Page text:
I am currently reading The Wisdom of Finance: Discovering Humanity in the World of Risk and Return, by Harvard Business School Professor Mihir A. Desai. As a rule I tend to steer clear of books written by teachers at business schools. I find that they are often too academic, and rarely hold up in the real world of business. This book, however, is an exception. It tries, and succeeds, in explaining finance to a wider public, and it does this by bringing in examples from the world of literature and art.
The book also tries to de-demonize the world of finance and its inhabitants. Traders generally have a bad reputation, no more so than financial traders, particularly in banks and hedge funds. Dr Desai tries to explain that financial traders do actually play a valuable role in efficiently allocating resources, and do contribute to general global welfare.
De-demonizing agricultural commodity trading was part of the reason why I wrote my latest book, “Commodity Conversations”. My goal was to explain to a wider audience what agricultural commodity traders actually do, and how markets work. I wanted to show that agricultural commodity traders are not the evil geniuses that the media often make them out to be, and that they do contribute to global welfare by moving food from where it is not needed to where it is needed. Without agricultural traders, your food would not arrive on your plate.
Although Dr Desai demonstrates that financial traders do add value to global welfare, he just as clearly demonstrates how the financial system can be corrupted. He explains this in terms of the relations between agents and clients. Does a CEO always work in the best interests of his stakeholders (shareholders, clients, employees, suppliers, and the environment), or does he sometimes work in his own interest, boosting short-term profits in order, say, to meet bonus-earning targets?
This problem of misaligned incentives is not something that I covered in my book, but in retrospect I probably should have. If you want to convince a wider public of the merits of a system, you need also to explain that system’s weaknesses and flaws. Finance as it is currently practiced does have flaws, as too does agricultural commodity trading. Incentives do not always lead to the best outcomes.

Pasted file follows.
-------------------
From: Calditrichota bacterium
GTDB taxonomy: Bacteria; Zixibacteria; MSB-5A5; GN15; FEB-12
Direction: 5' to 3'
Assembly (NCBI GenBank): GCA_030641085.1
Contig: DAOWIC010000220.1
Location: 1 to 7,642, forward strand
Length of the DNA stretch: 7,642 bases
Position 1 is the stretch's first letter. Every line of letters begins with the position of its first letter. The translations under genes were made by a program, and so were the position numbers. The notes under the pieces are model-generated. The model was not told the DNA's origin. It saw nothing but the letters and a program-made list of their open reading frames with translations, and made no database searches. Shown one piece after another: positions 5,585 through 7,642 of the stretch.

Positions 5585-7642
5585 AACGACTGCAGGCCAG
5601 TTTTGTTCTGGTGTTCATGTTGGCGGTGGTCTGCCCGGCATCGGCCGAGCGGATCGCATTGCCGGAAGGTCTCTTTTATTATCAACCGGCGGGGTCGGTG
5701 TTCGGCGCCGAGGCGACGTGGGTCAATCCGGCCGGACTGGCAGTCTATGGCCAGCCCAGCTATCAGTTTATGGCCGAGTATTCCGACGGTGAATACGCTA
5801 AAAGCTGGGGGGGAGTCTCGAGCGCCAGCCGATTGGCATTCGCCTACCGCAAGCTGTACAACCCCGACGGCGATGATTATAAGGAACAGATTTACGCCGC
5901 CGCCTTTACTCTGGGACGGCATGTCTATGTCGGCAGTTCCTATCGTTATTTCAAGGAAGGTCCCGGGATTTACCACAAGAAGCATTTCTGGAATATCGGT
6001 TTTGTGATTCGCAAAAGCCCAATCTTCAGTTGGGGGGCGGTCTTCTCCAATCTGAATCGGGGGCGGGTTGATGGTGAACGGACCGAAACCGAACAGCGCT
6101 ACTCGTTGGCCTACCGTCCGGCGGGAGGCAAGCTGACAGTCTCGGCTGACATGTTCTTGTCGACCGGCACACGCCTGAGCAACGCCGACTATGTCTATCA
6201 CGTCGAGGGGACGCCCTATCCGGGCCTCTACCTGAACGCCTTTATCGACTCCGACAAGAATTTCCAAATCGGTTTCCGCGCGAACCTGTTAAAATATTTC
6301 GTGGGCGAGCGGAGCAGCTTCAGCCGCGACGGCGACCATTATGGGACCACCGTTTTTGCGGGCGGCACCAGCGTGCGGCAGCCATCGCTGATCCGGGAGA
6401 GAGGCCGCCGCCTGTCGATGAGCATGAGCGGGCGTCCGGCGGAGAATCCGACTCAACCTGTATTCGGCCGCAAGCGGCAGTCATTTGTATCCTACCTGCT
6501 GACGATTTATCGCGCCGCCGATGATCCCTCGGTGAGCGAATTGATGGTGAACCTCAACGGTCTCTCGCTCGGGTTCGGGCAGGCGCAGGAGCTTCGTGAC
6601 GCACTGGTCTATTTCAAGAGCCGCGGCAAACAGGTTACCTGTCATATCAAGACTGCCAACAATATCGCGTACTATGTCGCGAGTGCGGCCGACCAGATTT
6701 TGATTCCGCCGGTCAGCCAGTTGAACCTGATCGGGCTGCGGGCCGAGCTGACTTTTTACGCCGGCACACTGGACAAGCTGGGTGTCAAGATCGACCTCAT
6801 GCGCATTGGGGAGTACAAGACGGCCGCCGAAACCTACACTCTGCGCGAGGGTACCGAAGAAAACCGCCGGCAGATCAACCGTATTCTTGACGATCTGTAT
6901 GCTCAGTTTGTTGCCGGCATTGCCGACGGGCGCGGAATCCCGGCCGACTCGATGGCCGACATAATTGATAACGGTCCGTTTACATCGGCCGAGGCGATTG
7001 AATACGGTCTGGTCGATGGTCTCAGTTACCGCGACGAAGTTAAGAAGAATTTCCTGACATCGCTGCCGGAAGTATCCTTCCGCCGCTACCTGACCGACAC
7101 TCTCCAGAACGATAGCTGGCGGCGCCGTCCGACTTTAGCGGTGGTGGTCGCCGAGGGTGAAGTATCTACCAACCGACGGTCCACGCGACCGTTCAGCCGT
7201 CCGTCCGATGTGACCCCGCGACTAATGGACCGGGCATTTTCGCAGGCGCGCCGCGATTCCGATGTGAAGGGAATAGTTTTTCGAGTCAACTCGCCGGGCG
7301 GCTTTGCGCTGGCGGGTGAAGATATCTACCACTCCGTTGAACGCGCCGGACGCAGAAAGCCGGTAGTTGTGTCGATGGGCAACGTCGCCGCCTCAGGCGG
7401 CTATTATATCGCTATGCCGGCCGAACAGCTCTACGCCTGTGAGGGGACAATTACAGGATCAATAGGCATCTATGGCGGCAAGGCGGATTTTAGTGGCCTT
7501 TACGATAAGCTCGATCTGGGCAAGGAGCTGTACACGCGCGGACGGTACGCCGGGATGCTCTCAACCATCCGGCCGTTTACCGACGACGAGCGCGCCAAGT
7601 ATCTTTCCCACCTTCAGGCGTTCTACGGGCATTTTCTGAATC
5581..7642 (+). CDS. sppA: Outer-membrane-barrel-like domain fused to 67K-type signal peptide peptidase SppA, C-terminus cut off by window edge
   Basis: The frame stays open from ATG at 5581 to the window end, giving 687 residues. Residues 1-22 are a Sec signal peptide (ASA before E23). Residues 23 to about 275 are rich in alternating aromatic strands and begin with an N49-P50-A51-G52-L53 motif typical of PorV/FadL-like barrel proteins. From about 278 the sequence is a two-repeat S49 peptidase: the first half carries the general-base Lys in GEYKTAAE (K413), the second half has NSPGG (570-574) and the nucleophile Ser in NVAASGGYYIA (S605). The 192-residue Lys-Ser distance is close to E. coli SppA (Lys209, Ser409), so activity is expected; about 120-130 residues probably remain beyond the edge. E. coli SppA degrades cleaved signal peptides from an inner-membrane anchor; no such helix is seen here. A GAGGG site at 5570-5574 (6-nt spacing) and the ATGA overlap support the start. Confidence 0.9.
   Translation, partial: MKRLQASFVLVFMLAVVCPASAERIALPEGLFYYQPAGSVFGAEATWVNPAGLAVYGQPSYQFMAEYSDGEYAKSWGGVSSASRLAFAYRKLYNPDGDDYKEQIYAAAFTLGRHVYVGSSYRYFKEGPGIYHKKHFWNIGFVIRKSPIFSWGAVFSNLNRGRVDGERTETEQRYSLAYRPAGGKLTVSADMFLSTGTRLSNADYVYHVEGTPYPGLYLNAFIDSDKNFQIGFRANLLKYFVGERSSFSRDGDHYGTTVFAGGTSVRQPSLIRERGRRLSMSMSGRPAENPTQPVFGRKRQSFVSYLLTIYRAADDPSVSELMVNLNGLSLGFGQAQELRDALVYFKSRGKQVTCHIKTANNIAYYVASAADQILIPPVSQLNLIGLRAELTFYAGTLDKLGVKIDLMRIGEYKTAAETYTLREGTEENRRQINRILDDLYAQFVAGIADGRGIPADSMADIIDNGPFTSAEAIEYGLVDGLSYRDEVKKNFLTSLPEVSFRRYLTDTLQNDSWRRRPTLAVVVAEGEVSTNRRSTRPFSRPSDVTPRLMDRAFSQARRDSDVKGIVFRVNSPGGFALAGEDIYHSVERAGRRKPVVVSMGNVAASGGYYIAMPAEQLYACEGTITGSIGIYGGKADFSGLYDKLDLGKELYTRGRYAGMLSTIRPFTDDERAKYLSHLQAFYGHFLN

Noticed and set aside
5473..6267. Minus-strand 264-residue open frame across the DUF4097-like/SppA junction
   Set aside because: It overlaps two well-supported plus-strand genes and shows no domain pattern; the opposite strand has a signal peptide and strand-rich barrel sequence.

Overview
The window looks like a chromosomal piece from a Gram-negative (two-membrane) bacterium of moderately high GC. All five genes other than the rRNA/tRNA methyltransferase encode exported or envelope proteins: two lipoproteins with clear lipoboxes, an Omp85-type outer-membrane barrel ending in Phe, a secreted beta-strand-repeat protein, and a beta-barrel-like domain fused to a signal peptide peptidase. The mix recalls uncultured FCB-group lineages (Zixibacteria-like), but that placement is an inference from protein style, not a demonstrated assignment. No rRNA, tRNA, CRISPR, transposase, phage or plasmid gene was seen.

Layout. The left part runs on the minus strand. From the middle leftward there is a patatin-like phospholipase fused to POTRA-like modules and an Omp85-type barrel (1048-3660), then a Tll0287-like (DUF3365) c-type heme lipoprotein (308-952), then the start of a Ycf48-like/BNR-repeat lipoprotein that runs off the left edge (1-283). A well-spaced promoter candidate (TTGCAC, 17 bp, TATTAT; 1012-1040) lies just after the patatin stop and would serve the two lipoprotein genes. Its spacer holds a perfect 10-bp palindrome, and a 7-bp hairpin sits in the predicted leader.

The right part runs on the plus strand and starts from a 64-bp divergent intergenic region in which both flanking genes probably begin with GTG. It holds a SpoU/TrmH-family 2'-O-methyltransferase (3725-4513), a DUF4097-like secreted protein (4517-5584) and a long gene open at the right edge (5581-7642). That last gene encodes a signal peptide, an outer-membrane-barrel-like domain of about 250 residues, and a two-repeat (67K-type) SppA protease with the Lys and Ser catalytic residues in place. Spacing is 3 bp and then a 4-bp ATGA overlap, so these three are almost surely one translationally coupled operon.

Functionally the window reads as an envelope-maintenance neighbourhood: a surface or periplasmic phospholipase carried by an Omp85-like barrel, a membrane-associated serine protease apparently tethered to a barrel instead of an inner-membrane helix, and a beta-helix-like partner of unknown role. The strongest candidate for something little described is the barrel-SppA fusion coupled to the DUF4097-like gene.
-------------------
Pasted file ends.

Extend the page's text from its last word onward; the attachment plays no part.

But this does not mean that we—to use an old English expression—should throw the baby out with the bathwater. If a system sometimes fails, we shouldn’t necessarily discard the whole system. Instead we should all work to structure incentives to create the best outcomes, in terms of market efficiency, as well as of social and environmental welfare. Market regulators are doing a good job at the former, while a mix of consumer awareness and civil society is making progress with the latter.
No hard how anyone tries, however, the world of agricultural commodity trading will never be perfect. There will always be inefficiencies, badly targeted incentives and a preference for personal wellbeing over general wellbeing.
Many sectors try to compensate for the bad that they do in the course of their business by doing good somewhere else. A coal-burning power plant may be the only source of electricity in a remote region of China, but it can offset the pollution it emits by investing in renewable energy somewhere else. That is what carbon credits do.
Some notable businessmen, such as Bill Gates, give back to the community once they retire. But as companies never retire, what can a company, or a sector, do to give back to the community?
A friend recently drew my attention to a public education initiative by the UK’s private equity sector. Although private equity companies do add value in ensuring that assets are allocated efficiently, the general public views them as evil asset strippers who fire workers and close factories.
But what could agricultural traders do to compensate for the occasional harm that they may do, while at the same time improve their public image? One way would be for them to help the poorer sections of their supply chains to reduce crop waste. This could be done, for example, by giving subsidised financing or grants for warehouses, packaging or refrigeration plants close to farms.
Although any individual project might not in itself be economically feasible—or it might be too risky for an individual company alone, it could result in net gains for the sector as a whole.
So maybe what agricultural trading needs is a foundation similar to one set up by the UK’s private equity sector, but with the goal of improving efficiency and reducing waste along the whole supply chain.